Explosion Proof in electronics means to withstand 🧨 electrolytic capacitor or arcing switch in a vacuum sealed container but basically means different grades of pressure and strength but may also mean non-arcing with combustible gas, so this may involve gas tight seals that do not allow penetration unlike Teflon seals which release H2 from sealed boxes with SLA batteries to relieve pressure during controlled charging. You can imagine an outdoor application with electronics with arc suppression and SLA battery backup for a Wireless repeater might be explosive without some venting or a Teflon seal to resist water but allow H2 to be released.
There are several design-specific criteria; Rigidity, moisture seal, explosive gas seals, arc avoidance, partial discharge from ESD externally, or Partial Discharge (PD) internally from humidity and contaminants reducing the breakdown threshold <1V/mm.
Gas Leak detectors do not imply explosion-proof
Normally even expensive home gas detectors warn you to keep gas venting batteries away for combustible gases !!,
So your requirements are vague
What spec’s do you want to meet?
The ratings for safety tradeoff the risk for Partial Discharge or ESD due to dust and static generation and the level of exposure to combustible gases.
Which gasses do you want to detect? A combustible gas leak detector may not detect toxic Carbon Monoxide as the sensors are different. To prevent a gas leak requires a solenoid before the flex hose and not after as inside the furnace, if the flex hose was damaged by impact of moving heavy equipment, the gas alarm may not prevent a leaking house from blowing up!! Although a gas leak inside a furnace may be possible detect and sound alarm and shutoff the combustible gas source.
So your specs are vague.
However, semiconductor combustible gases can detect many including any or all the following:
Alcohol Ammonia Benzene
Ethylene Oxide Gasoline-Petrol Halon
Industrial Solvents Jet Fuel
Lacquer Thinners Methane
Naphtha Natural Gas Propane Refrigerants Toluene
For Hydrogen gas vapours H2 has a lower explosive limit (LEL) of 5 % so up to 1,000 ppm or 0.1% “May” be considered the safe yet warning limit may be 10,000 ppm and >=4% with any static discharge may explode. Other gases may be more volatile. So accuracy is not uniform for all gases.
Normally “any” conformal coating will not do, for preventing flashover as most plastics are hygroscopic , although they extend the life in some harsh environments.
Even epoxy sealed plastic IC’s once failed below freezing. They eventually absorbed moisture and failed when frozen so ceramic IC’s were offered until Sumotomo’s epoxy formulation and process was developed. When Plastic IC’s first came out, they were only rated 0 to 70’C , now the improvements from Japanese R&D made it possible to cover the wider temp range.
Nylon, ABS, Acrylic, Polyurethane, Polycarbonate, PET, PBT
Polyethylene, Polypropylene, Polystyrene, PVC
Normally an explosion proof container is a rugged sand-cast aluminum case design to withstand high pressures. Better products use an epoxy coating. So moisture sealed alone is not adequate to prevent any possible explosion from an electronic failure.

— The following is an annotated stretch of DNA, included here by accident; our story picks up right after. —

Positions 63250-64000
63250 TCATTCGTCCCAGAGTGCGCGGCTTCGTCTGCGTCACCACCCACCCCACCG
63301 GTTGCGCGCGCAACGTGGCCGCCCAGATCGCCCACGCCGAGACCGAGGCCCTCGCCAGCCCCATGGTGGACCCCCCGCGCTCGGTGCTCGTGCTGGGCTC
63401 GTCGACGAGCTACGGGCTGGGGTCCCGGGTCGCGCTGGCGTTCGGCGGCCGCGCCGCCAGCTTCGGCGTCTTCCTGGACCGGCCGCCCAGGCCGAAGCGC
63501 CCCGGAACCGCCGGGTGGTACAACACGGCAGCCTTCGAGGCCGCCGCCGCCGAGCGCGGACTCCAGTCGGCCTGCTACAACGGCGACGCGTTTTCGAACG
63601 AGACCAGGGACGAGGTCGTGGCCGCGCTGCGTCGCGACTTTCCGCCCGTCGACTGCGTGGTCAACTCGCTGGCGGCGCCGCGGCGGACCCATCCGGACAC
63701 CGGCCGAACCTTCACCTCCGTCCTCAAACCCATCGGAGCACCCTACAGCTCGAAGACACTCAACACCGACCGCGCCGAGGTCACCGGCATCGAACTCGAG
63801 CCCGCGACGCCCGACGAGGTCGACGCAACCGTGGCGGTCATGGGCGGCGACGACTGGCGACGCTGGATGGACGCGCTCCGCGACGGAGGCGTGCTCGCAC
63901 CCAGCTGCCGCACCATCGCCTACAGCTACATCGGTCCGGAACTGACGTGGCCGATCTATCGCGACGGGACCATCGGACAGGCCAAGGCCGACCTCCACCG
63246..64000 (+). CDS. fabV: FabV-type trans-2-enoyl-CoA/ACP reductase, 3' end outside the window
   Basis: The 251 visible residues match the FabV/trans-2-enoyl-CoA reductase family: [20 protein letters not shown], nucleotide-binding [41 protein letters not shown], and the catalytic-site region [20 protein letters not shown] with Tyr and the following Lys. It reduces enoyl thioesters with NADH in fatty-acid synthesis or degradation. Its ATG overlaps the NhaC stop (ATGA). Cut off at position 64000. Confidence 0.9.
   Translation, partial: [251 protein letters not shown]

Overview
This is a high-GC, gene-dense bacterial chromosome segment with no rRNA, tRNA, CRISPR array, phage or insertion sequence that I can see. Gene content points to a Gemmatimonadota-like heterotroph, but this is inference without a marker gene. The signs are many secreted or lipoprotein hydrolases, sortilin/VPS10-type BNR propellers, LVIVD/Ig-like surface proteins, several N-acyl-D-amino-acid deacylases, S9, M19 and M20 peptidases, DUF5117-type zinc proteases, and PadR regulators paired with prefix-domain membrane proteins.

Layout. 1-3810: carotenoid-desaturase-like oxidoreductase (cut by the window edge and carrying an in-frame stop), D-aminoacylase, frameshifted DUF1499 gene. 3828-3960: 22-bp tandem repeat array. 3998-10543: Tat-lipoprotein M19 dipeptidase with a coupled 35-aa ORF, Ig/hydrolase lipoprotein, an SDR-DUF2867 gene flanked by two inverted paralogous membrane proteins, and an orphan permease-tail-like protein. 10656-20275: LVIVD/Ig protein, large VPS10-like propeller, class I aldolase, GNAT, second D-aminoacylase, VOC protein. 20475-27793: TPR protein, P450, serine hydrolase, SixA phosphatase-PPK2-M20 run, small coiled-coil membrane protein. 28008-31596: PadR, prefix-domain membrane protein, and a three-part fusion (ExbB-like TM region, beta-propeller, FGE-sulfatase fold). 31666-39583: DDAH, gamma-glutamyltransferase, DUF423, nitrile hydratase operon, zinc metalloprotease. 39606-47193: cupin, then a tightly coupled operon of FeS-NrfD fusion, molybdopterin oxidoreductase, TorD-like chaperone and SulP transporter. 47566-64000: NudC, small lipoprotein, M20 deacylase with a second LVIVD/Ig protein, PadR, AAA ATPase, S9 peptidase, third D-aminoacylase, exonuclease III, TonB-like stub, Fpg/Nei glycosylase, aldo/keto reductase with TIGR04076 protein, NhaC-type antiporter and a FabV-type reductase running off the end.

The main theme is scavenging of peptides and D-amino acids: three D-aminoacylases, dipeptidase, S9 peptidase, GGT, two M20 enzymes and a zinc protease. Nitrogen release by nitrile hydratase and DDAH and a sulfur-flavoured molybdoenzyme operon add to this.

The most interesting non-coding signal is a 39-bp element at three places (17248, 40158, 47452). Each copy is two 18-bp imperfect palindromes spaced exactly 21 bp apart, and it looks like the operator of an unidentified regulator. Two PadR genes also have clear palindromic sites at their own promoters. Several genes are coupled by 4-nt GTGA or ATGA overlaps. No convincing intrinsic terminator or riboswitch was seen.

If you need the best low capacitance moisture blocking conformal coating then in Aerospace they use Paralene, with vapor deposition, IC’s use special epoxy formulations and clean room procedures. The other coatings when thick enough may extend poor performance life such as silicates , acrylics and silicone but may not perform as well, if thin yet too much can cause crosstalk and capacitive loading.
The science behind explosion proof is determined by the contamination level of a good insulator degraded by moisture /and or dust where the low dielectric constant contaminant breaks down by accepting charges faster than the medium of higher dielectric content resulting in what is well known to those familiar with Partial Discharge , PD which is the precursor to an ionization Discharge or arc or dielectric breakdown of the insulation.
The test method depends on environmental stress levels of humidity and hygroscopic rates of various plastics with contaminants that may absorb moisture which has a polar dielectric constant about 20x greater than most plastics. The contaminant levels only need to be in the parts /million or PPM for PD to occur and this leakage rate with dielectric constant creates a unijunction like oscillator that may Discharge at low ratios of the expected breakdown kV/mm or V/um or mV/nm. With cycle times of many minutes, becoming more rapid with excitation ratio relative to Vbreakdown.
The test method simple using worst case ambient contamination (dust, moisture, salt spray) with a slow ramped voltage and determine the spark noise on an AM or SW radio nearby or using a scope probe shorted to its ground clip, wrapped around the conductor to detect the PD current pulse. The derating factor of stress voltages either conducted or induced to PD activity determines the safety margin after high temp/high humidity soak to accelerate moisture ingress.
The specific test procedure may vary from this, but the science of determining margin to trigger threshold is the key safety factor.
Exactly the same science is used in power transformers whether dry or oil filled and yet they only test to BDV or breakdown voltage instead of the optional test for PD. PD activity is monitored by H2 dissolved gas and yet so many transformers blow up every year that could be prevented with PD monitors and often only installed in million dollar transformers, yet it is so cheap to monitor.